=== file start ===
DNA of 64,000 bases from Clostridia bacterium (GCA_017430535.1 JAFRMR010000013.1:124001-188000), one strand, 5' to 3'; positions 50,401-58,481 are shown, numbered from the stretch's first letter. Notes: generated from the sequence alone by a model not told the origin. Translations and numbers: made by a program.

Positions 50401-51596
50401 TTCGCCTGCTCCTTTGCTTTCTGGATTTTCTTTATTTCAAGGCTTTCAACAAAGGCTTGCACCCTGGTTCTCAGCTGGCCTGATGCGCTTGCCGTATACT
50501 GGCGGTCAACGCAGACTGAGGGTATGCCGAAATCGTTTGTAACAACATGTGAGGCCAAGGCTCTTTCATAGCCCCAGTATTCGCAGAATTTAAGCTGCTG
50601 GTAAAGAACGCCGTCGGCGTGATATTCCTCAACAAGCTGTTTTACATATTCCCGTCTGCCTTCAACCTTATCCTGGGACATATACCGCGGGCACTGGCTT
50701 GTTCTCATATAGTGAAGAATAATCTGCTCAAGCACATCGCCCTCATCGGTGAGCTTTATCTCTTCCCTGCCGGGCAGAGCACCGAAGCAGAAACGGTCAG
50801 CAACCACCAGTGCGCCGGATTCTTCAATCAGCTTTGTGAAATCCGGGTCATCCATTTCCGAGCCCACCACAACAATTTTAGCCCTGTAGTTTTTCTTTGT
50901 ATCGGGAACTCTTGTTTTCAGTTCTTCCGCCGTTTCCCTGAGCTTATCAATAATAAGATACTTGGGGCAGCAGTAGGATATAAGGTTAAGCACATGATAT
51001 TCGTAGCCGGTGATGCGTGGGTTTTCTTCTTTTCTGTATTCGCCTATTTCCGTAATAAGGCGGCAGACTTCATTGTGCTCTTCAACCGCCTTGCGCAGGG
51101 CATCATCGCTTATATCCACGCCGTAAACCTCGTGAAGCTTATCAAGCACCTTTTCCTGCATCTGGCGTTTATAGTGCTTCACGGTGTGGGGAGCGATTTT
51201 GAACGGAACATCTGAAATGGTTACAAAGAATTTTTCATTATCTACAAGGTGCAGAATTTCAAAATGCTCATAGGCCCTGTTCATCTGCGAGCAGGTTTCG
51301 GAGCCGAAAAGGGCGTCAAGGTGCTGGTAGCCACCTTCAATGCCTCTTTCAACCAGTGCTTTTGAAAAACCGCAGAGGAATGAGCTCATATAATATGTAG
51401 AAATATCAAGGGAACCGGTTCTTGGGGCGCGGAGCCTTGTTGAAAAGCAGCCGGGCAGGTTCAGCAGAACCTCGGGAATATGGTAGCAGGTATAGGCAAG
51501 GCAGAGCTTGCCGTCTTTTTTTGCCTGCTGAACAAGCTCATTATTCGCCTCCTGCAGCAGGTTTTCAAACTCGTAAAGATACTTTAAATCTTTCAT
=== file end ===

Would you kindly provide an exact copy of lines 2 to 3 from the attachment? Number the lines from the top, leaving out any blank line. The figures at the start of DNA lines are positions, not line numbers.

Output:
Positions 50401-51596
50401 TTCGCCTGCTCCTTTGCTTTCTGGATTTTCTTTATTTCAAGGCTTTCAACAAAGGCTTGCACCCTGGTTCTCAGCTGGCCTGATGCGCTTGCCGTATACT